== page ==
“12 This is My commandment, that you love one another as I have loved you. 13 Greater love has no one than this, than to lay down one’s life for his friends. 14 You are My friends if you do whatever I command you…16 You did not choose Me, but I chose you and appointed you that you should go and bear fruit, and that your fruit should remain, that whatever you ask the Father in My name He may give you. 17 These things I command you, that you love one another.” (John 15:12-14, 16-17). So the fruit refers to Christ-like character, especially as it relates to loving one another.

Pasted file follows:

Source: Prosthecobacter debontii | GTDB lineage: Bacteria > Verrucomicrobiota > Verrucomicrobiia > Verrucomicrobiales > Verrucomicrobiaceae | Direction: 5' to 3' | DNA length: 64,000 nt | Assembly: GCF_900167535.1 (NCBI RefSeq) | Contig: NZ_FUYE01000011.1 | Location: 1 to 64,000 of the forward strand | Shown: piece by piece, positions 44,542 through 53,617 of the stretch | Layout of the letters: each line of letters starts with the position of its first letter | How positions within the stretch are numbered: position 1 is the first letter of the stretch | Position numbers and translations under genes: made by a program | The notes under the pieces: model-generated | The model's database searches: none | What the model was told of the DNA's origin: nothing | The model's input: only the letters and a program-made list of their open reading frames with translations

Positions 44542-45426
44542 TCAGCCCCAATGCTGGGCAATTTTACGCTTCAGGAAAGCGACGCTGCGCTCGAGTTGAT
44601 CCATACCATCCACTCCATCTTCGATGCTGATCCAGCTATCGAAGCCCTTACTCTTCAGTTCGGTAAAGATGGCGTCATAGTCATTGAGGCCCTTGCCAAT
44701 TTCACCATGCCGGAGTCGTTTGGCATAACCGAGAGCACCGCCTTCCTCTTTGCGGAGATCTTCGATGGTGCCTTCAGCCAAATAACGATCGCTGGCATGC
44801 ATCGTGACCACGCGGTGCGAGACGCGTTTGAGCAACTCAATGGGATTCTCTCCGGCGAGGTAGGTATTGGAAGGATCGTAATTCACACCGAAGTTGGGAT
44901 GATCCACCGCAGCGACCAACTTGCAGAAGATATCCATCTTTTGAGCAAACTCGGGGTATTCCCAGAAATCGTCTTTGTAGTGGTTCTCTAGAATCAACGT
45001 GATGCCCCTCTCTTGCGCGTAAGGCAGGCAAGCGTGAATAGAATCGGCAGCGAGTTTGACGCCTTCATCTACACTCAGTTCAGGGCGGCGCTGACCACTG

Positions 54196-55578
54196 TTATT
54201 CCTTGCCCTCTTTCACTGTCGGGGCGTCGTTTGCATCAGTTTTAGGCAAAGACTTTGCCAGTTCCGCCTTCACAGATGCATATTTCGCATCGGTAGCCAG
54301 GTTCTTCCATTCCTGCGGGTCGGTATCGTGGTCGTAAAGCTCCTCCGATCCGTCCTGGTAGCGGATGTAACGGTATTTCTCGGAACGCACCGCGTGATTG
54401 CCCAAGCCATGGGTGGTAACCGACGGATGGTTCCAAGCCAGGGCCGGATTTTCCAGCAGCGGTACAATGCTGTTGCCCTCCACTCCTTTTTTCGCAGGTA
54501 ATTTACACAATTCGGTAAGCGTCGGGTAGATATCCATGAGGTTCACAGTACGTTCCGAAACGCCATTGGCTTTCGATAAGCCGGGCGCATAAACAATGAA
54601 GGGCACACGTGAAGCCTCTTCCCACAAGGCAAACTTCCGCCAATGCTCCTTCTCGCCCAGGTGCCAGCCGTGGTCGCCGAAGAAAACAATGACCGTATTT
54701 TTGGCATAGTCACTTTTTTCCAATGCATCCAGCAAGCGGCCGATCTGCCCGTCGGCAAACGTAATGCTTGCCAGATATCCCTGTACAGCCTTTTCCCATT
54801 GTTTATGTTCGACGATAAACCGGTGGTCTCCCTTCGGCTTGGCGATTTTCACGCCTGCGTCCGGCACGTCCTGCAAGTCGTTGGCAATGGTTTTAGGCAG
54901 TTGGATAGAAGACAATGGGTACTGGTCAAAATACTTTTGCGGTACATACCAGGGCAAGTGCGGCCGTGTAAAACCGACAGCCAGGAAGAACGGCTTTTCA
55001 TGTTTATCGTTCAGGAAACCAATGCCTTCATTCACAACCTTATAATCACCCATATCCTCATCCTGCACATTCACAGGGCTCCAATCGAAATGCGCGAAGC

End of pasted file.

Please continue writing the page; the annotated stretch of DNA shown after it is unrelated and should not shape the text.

The word “fruit” (karpos), is also used in John 4:35-36 to refer to 2. THE FRUIT OF EVANGELISM or winning people to Christ: 35 Do you not say, ‘There are still four months and then comes the harvest’? Behold, I say to you, lift up your eyes and look at the fields, for they are already white for harvest! 36 And he who reaps receives wages, and gathers fruit for eternal life, that both he who sows and he who reaps may rejoice together” (John 4:35-36). The “fruit” refers to people who receive eternal life as a result of the believers sowing or sharing the gospel with them. In summary, “the fruit” that Jesus speaks of in John 15:1-8 refers to Christ-like character and the people who come to faith in Christ as a result of sharing the gospel with them. How can we become more fruitful for the Lord so that He gets more glory?